Election Day, and a GOP stampede

In Floyd County, GOP elephants stampede into office with little resistance.
In Floyd County, GOP elephants stampede into office with little resistance.

The GOP Canvass, AKA election, starts this morning at 6 a.m. at normal polling places around Floyd County and ends at 1 p.m.

Interest appears high for this primary with more than 800 ballots cast in preliminary periods last Saturday and on Thursday.

In a country dominated by the party of the elephant, a GOP Canvass or primary pretty much decides an election.  The last time that didn’t happen was 2007 when Stephanie Murray Shortt won the Commonwealth’s Attorney position, beating Republican Eric Branscom.

Branscom is trying again and is considered a contender in a three-way race that also includes Floyd attorney Harrison Schroeder and Pulaski assistant prosecutor Travis Epes.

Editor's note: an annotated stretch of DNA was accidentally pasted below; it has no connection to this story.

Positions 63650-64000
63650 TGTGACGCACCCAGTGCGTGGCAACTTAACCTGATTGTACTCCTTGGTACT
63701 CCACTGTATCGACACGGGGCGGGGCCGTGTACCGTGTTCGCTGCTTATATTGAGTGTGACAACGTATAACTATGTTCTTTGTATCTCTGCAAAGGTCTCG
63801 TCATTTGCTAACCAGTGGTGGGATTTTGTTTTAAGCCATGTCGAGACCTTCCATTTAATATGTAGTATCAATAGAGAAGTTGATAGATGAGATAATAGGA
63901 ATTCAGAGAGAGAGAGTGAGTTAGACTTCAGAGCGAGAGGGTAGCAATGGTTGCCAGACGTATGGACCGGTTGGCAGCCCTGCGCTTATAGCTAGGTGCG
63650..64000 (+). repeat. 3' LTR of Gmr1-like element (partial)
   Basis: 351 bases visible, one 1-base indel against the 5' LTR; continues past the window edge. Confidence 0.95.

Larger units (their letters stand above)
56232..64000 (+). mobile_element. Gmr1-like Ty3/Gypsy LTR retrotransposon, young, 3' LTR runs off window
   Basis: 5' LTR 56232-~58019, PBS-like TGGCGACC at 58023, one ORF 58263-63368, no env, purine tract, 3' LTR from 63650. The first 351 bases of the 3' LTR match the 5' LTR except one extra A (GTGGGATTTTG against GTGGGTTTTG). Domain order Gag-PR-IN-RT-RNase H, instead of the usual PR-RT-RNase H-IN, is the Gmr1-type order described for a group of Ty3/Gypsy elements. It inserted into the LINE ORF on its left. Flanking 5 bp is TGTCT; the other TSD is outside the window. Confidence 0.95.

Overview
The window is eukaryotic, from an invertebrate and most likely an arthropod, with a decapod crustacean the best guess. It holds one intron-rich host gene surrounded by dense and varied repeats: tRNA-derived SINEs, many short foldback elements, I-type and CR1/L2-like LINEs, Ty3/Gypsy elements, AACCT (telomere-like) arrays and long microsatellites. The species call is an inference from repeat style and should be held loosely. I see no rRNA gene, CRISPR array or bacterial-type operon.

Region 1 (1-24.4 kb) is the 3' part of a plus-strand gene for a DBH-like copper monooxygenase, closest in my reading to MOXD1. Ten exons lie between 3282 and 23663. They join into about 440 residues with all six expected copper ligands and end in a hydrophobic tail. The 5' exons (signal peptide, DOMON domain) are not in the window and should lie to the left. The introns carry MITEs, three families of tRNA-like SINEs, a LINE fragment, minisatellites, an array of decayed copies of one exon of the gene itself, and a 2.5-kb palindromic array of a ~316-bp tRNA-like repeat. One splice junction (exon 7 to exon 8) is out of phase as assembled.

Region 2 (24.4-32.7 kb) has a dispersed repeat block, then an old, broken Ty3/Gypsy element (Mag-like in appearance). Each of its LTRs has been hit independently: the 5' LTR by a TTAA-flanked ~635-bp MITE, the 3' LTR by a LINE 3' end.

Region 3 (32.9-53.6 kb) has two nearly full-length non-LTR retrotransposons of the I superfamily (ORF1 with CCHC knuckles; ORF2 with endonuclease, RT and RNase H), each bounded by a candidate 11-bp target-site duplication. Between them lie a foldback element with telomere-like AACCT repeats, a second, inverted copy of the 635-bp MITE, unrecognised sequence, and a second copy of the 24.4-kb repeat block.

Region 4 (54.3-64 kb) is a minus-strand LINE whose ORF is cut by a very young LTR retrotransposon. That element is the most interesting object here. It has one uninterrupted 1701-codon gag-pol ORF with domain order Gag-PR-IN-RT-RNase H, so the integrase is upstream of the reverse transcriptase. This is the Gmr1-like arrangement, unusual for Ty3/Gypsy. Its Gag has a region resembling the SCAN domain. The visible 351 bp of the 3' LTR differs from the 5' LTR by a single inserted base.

Whoever wins the GOP Canvass for Commonwealth’s Attorney will win the general election in November.  That’s a given.

The same is true for the Sheriff’s race between Republicans Brian Craig and Doug Weddle.  Outspoken former Deputy Laura Amanda Reinhard Sparks plans another run as an independent in the fall but has little chance.

Democrats are pretty much sitting out the local elections this year.  Linda DeVito is running as an independent against Republican Eddie Worth for Little River Supervisor but faces an uphill fight in a district that traditionally elected Republicans.

The GOP ballot will be set when the votes are counted Saturday afternoon.

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